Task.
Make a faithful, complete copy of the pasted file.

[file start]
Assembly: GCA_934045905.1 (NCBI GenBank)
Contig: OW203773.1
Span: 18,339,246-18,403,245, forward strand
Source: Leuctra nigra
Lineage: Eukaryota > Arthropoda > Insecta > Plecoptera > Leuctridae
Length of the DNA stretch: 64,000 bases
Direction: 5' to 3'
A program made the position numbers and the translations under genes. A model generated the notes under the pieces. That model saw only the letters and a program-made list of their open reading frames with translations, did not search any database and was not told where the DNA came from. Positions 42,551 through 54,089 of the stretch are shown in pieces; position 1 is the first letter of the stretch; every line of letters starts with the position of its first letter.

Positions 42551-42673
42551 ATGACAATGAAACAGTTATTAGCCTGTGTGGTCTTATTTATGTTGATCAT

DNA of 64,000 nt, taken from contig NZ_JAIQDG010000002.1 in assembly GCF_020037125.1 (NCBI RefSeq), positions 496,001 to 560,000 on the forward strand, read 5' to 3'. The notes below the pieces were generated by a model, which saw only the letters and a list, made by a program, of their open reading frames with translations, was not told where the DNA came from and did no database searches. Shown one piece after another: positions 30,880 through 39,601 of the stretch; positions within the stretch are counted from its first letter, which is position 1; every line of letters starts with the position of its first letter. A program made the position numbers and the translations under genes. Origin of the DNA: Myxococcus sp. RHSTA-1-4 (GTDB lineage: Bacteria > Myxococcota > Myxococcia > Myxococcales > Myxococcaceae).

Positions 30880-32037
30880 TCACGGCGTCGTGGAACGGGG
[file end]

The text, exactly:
Assembly: GCA_934045905.1 (NCBI GenBank)
Contig: OW203773.1
Span: 18,339,246-18,403,245, forward strand
Source: Leuctra nigra
Lineage: Eukaryota > Arthropoda > Insecta > Plecoptera > Leuctridae
Length of the DNA stretch: 64,000 bases
Direction: 5' to 3'
A program made the position numbers and the translations under genes. A model generated the notes under the pieces. That model saw only the letters and a program-made list of their open reading frames with translations, did not search any database and was not told where the DNA came from. Positions 42,551 through 54,089 of the stretch are shown in pieces; position 1 is the first letter of the stretch; every line of letters starts with the position of its first letter.

Positions 42551-42673
42551 ATGACAATGAAACAGTTATTAGCCTGTGTGGTCTTATTTATGTTGATCAT

DNA of 64,000 nt, taken from contig NZ_JAIQDG010000002.1 in assembly GCF_020037125.1 (NCBI RefSeq), positions 496,001 to 560,000 on the forward strand, read 5' to 3'. The notes below the pieces were generated by a model, which saw only the letters and a list, made by a program, of their open reading frames with translations, was not told where the DNA came from and did no database searches. Shown one piece after another: positions 30,880 through 39,601 of the stretch; positions within the stretch are counted from its first letter, which is position 1; every line of letters starts with the position of its first letter. A program made the position numbers and the translations under genes. Origin of the DNA: Myxococcus sp. RHSTA-1-4 (GTDB lineage: Bacteria > Myxococcota > Myxococcia > Myxococcales > Myxococcaceae).

Positions 30880-32037
30880 TCACGGCGTCGTGGAACGGGG